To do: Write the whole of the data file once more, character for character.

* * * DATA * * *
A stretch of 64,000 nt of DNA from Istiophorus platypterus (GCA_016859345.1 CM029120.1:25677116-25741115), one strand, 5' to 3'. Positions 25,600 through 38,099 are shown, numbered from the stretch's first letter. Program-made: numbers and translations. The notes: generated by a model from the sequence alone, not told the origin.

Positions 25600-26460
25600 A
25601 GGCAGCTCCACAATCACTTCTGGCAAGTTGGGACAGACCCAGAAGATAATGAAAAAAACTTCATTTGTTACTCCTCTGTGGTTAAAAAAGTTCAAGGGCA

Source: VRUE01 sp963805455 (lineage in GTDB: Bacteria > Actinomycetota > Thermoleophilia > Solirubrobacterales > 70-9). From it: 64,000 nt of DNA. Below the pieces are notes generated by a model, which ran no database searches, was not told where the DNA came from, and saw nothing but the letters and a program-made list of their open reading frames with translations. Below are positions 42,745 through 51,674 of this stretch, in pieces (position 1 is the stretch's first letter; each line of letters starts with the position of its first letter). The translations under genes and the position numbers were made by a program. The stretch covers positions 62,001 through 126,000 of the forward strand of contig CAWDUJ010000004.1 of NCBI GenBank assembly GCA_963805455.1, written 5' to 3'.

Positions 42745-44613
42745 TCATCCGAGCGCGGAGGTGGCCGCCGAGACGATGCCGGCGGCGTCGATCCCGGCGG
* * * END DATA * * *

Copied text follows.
A stretch of 64,000 nt of DNA from Istiophorus platypterus (GCA_016859345.1 CM029120.1:25677116-25741115), one strand, 5' to 3'. Positions 25,600 through 38,099 are shown, numbered from the stretch's first letter. Program-made: numbers and translations. The notes: generated by a model from the sequence alone, not told the origin.

Positions 25600-26460
25600 A
25601 GGCAGCTCCACAATCACTTCTGGCAAGTTGGGACAGACCCAGAAGATAATGAAAAAAACTTCATTTGTTACTCCTCTGTGGTTAAAAAAGTTCAAGGGCA

Source: VRUE01 sp963805455 (lineage in GTDB: Bacteria > Actinomycetota > Thermoleophilia > Solirubrobacterales > 70-9). From it: 64,000 nt of DNA. Below the pieces are notes generated by a model, which ran no database searches, was not told where the DNA came from, and saw nothing but the letters and a program-made list of their open reading frames with translations. Below are positions 42,745 through 51,674 of this stretch, in pieces (position 1 is the stretch's first letter; each line of letters starts with the position of its first letter). The translations under genes and the position numbers were made by a program. The stretch covers positions 62,001 through 126,000 of the forward strand of contig CAWDUJ010000004.1 of NCBI GenBank assembly GCA_963805455.1, written 5' to 3'.

Positions 42745-44613
42745 TCATCCGAGCGCGGAGGTGGCCGCCGAGACGATGCCGGCGGCGTCGATCCCGGCGG